Saturday, May 02, 2009

The oldest road -- 3


The megaprojects of the Avebury area are today steeped in romance. New Agers consider the place holy. Your three merry trekkers felt the thrill of Neolithic mystery as we touched the massive stones and walked the high earth banks. I suspect it would all have been less romantic if you were one of hundreds of men pulling on ropes to move the 40-ton megaliths or lugging basket after basket of dirt to build the barrows. It is perhaps just as well that we know so little of the minds and motives of the builders.

Of more importance are the minds and motives of your trekkers, and by extension of all of us who are creating -- or destroying -- the world we will leave to future generations. Like the builders of the Avebury complex, we will be guided by a vision of our place in the great scheme of things -- that is, by an environmental philosophy. By the time our walk began, I had lived long enough in England, walked enough of her rural byways, and read enough A. A. Milne, Kenneth Grahame, Richard Adams and J. R. R. Tolkien, to suspect that I might learn something useful by immersing myself in the deep history of the countryside. The Ridgeway -- generally acknowledged to be England's oldest road -- seemed an ideal path.

But what would we find? Old Bilbo often said to Frodo -- before Frodo's epic trek began -- that there was only one Road, that it was like a great river, with springs a every doorstep, and every path was its tributary.
"It's a dangerous business, Frodo, going out of your door," he used to say. "You step into the Road, and if you don't keep your feet, there is no knowing where you might be swept off to. Do you realize that this is the very path that goes through Mirkwood, and that if you let it, it might take you to the Lonely Mountain or even further and to worse places?"
In a sense, the Ridgeway -- the oldest road -- is every road, and we are all collectively walking it towards an uncertain future. Old Bilbo was wise in his advice to his younger nephew: Every time any one of us leaves her doorstep, she embarks on a journey that ultimately includes us all, and our children, and our grandchildren.

The Ridgeway begins on the outskirts of the village of East Kennett, snuggled in a quiet dell near Avebury, surrounded by tidy fields and woodlands threaded by public footpaths -- a place about as close in character to Hobbiton as you might find. We stayed the night in a B&B called The Old Forge, which preserves something of the preindustrial charm of its former self. An ancient parish church sits in a well-kempt churchyard. The village is unmarred by the tangle of overhead utility wires that clutter most rural towns in America. Every home in East Kennett, even among the newer ones, is in keeping with the storybook look of the place. Our first step onto the Ridgeway might as well have been from the stoop of Bilbo's house at Bag End.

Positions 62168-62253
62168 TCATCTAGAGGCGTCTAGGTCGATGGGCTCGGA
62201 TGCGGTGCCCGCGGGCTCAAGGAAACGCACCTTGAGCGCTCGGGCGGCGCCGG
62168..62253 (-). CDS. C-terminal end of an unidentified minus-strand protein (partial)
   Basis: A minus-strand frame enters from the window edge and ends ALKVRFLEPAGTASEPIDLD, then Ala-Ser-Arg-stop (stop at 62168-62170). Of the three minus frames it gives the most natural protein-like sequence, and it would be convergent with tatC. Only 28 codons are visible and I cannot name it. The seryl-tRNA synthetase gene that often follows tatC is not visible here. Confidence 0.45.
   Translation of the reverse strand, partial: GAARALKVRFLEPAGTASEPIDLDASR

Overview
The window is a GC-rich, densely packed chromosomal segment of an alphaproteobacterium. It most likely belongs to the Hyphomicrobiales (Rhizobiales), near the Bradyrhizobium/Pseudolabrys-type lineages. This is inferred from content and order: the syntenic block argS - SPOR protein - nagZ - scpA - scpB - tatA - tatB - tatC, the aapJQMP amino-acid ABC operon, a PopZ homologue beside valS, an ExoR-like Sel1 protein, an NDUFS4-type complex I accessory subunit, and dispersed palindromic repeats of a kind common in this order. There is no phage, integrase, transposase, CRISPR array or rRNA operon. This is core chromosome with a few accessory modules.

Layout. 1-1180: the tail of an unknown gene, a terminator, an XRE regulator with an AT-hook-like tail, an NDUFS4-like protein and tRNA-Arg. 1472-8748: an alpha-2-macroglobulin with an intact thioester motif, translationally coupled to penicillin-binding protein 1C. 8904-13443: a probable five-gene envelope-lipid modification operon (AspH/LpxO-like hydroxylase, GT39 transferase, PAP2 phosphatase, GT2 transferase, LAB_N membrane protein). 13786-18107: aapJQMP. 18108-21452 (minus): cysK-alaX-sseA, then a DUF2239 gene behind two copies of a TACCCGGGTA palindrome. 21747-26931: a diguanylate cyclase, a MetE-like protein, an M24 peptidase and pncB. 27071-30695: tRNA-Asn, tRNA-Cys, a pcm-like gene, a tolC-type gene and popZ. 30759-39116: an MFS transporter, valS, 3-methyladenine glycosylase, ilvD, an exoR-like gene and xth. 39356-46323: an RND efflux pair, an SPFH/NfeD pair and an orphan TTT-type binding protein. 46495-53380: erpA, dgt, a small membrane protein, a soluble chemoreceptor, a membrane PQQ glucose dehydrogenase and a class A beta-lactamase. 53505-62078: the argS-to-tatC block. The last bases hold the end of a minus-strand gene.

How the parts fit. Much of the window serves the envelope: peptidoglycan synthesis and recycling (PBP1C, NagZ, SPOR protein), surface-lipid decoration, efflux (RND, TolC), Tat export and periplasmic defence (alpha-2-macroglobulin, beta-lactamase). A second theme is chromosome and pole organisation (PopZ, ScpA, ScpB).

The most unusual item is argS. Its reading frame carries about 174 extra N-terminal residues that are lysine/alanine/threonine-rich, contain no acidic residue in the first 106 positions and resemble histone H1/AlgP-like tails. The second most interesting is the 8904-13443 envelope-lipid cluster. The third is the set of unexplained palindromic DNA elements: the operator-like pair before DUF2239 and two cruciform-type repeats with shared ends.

Roads serve many purposes. It would seem that the original Ridgeway was a corridor for trade among the Neolithic peoples of central England. It also surely served a military purpose; it links a series of Iron Age hill forts along the high points of the Marlborough Downs. But trade or warfare did not bring us to England; our walk along the ancient track would be a pilgrimage of sorts, of a secular, not religious, nature.

In their book The Archetype of Pilgrimage, Jean Dalby Clift and Wallace B. Clift list fifteen reasons why people go on pilgrimages, from 1: To go see the place where something happened, to 15: Perhaps simply because one's neighbor did this and one wants to be among the privileged. My own motive partook of 2: To draw near to something sacred, and 10: To reclaim lost or abandoned or forgotten parts of oneself. I hoped to discover or confirm a way to enter the future without losing the best of the past.

The Clifts quote the theologian Richard R. Niebuhr:
Pilgrims are persons in motion -- passing through territories not their own -- seeking something we might call completion, or perhaps the word clarity will do as well, a goal which only the spirit's compass points the way...Though we are born into families, we all must become what Melville's Ishmael calls isolatoes, islanders, and hence creatures perpetually searching for passages that promise approach to another shore -- a shore that will complete us...These physical passings through apertures can print themselves deeply into us, not in our physical senses alone but in our spiritual sense as well, so that what we apprehend outwardly becomes part of the lasting geography of our souls. The pilgrim in us begins to awaken.
I am not so presumptuous as to believe that any awakening I might have had along the trek might serve as a moral compass for our collective environmental future. But, as Bilbo suggested, every individual rivulet merges into a collective stream. Each of us can only direct our own feet outward from our doorstep, and shoulder one's own responsibility for the future as my sons and I shouldered our day packs and stepped out along a track that was impressed upon the land thousands of years before we ever appeared on the scene.